Born in Koghb village, Tavush, Eliza Abovyan has understood since childhood that the main field of activity where she can express herself and bring positive changes is psychology. Having received her education in Yerevan and living there for some time, she returned to Tavush to contribute to the development of her community.
The problems and the fatal decision of a girl from a region living in the capital
Getting a higher education would not be possible without the support of Eliza’s parents. “We were five children in our family. My parents did everything for us. Despite the difficulties, including financial ones, they did their best to help us get a higher education,” she says.
During her years of study, Eliza faced many difficulties. “There are many difficulties for students from the regions. For example, you have many other tasks and responsibilities besides lessons. You must come home from university and deal with various household issues. As a result, there is not much time left for learning,” she says.
After graduating from the university, Eliza worked in the service sector for some time. “In the beginning, I worked in a building materials store, then in a bookstore. But then I realized that my life, my time was passing by, and I was standing in the same place. It had become a routine of earning money and spending it on clothes and meals, nothing else. So, I decided to return to my village and stay there for a while. And this decision was fatal to me. I fell in love, got married and found my favorite job,” says Eliza with smiling eyes.
After returning home, Eliza was invited by the Young Women’s Christian Association (YWCA) to volunteer. Eliza is now a board member of the YWCA.
“My activities at the YWCA have been linked mainly with girls and women. Over the years, we have implemented various programs, from healthcare to legal programs. The organization also has a preschool for children, where I have worked as a psychologist,” she says.
Rural women’s problems
Talking about the differences between rural and urban life, Eliza notes that rural life doesn’t offer many opportunities for women. For example, in many cases, it is difficult to express yourself in the village, and just walking in the park can lead to various conversations.
“In many cases, you don’t want to go out for a walk, because people will immediately think that maybe you want to ‘show’ yourself, etc. Here, women and girls are more vulnerable, as men find alternative solutions. For example, a group of men can gather somewhere to go. It’s normal for society, but if women do the same, it will not be accepted by the same society,” says Eliza, adding.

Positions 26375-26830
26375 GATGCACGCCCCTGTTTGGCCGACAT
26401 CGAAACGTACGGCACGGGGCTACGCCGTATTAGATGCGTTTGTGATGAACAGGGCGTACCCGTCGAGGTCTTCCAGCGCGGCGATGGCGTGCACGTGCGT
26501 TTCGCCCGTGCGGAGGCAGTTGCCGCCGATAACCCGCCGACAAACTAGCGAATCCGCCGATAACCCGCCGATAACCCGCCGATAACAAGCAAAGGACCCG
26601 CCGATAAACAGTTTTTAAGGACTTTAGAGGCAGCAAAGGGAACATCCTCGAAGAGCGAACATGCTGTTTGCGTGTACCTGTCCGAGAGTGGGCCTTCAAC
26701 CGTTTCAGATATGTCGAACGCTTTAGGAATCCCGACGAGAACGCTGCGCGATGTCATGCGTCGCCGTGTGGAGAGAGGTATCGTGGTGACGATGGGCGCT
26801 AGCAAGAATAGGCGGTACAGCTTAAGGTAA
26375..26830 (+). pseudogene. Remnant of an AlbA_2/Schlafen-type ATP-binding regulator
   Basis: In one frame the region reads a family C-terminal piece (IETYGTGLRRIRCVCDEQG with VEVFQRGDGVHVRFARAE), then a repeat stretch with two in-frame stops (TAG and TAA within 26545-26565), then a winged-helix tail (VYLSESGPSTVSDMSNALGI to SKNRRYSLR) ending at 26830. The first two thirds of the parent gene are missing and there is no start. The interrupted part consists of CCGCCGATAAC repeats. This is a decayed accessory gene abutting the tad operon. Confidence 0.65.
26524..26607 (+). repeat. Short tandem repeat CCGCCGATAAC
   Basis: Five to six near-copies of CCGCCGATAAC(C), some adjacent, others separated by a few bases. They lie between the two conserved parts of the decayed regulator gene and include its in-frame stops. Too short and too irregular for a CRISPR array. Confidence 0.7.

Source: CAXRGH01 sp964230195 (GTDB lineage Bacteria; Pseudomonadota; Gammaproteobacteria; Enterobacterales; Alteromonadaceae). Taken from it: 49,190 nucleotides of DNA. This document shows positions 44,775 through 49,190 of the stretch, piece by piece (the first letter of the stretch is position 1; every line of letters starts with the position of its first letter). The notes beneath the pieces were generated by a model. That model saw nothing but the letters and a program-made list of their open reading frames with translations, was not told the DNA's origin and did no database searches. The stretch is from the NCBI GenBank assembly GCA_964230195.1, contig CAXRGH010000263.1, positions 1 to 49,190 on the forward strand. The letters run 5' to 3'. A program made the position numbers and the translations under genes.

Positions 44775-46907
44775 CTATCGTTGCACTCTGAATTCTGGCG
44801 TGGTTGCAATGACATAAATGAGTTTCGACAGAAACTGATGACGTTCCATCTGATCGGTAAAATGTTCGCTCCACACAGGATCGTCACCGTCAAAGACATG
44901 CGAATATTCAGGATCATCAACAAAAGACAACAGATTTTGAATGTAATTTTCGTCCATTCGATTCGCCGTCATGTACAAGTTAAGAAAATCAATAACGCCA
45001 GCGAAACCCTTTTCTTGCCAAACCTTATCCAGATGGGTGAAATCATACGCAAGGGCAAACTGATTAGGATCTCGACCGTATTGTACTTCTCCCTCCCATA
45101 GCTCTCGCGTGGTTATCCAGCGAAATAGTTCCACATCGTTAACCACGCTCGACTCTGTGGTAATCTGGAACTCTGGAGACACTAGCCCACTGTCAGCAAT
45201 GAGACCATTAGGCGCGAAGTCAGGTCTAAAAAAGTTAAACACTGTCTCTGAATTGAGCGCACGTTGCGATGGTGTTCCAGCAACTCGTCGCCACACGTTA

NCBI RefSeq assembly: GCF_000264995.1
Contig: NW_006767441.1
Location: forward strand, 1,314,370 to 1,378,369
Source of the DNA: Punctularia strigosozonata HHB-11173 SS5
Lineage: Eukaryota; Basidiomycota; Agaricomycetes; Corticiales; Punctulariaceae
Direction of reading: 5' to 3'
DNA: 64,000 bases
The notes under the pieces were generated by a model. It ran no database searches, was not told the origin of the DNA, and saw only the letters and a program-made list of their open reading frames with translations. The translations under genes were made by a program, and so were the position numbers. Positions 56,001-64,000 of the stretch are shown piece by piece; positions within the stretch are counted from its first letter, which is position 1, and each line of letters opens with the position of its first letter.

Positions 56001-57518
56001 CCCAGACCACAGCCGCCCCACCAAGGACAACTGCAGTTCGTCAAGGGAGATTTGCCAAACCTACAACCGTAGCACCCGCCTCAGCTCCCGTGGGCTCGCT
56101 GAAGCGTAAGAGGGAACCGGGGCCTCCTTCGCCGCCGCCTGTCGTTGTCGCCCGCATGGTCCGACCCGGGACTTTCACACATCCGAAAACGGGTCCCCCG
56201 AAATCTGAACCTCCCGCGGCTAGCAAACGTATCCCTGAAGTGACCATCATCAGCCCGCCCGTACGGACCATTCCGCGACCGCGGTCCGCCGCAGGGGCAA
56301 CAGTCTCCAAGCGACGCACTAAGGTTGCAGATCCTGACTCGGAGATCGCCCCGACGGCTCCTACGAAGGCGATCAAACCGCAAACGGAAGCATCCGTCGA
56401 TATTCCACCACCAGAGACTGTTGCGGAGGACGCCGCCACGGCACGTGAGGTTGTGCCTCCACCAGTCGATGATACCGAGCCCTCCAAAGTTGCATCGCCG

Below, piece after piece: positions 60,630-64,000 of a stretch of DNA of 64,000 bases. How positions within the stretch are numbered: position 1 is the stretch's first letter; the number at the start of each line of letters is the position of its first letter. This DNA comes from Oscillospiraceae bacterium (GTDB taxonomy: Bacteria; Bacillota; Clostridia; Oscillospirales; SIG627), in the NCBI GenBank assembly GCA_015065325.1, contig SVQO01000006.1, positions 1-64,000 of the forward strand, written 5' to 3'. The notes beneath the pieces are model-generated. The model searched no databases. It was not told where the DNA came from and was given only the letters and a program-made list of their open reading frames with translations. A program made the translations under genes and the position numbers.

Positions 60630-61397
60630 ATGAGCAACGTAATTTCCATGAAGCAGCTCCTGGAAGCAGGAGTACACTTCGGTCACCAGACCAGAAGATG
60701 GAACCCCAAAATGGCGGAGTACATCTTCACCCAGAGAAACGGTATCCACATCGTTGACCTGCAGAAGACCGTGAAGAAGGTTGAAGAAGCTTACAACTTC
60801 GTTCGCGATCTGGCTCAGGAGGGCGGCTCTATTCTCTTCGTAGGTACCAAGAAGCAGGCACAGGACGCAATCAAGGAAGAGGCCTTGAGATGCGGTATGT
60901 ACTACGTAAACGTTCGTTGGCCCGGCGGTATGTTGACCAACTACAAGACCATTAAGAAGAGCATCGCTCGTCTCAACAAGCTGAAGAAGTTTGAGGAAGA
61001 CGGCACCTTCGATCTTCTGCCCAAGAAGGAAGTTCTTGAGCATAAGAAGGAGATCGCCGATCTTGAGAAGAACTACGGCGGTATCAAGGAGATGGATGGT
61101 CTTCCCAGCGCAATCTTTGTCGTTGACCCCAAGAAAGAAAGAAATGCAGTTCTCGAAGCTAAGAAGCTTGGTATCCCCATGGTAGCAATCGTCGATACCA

“When you walk around the villages of Noyemberyan, you realize that there is nothing to do for young girls and women. If the family cannot afford higher education for their daughters, they marry after one or two years after graduating from school. I’m not saying that marriage is bad, but one of the reasons for early marriages, I think, is that there is no occupation for women in the villages.”
Cooperation with the Women’s Fund Armenia
The cooperation between YWCA and WFA started in 2020 in the field of sexual and reproductive health and rights.
“In 2019, I was invited to Switzerland to participate in training on this topic. This was the first step in initiating our activities in this field. When we saw the Fund’s announcement on providing grants on this topic, we decided to apply,” says Eliza.
With the support of WFA, YWCA implemented its first project with teenage girls on sexual and reproductive health.
“Collaborating with the WFA was essential for us as it was our start and helped in strengthening our capacities. It was ongoing cooperation that allowed us to continue projects on the same topic for women of other age groups. We also appreciate that the WFA trusted us to make projects on such topics. I am delighted that there are organizations like WFA, which do everything to make a woman express herself. I can say that now we have friends whom we can ask for help on any issue.”
Eliza’s “recipe” for challenges and difficulties
Eliza thinks there will always be difficulties in our lives. The main challenge is to overcome those difficulties.
“We face difficulties at work often. At YWCA, we do volunteer work and we constantly search for organizations that may support our ideas. Sometimes it is very difficult to keep the organization without financial support, but we do our best,” she says.
Elisa has another job in addition to working at the YWCA and tries to maintain her work-life balance. She thinks that it is important to have support from the family.
“Even when I don’t want to attend an event due to childcare issues, my family always encourages me to go. It’s important to know that they believe in your strength and “force” you to be more active,” says Eliza, smiling.
Eliza considers humanity as her strong side. “I love people very much. Even if I’m disappointed and upset by some things, I still try to understand people. I feel good at the YWCA because everyone shares the same approaches and principles. Every step is taken for women and girls’ well-being, the protection of their rights, self-expression and self-development,” concludes Eliza Abovyan.
Interview by Yelena Sargsyan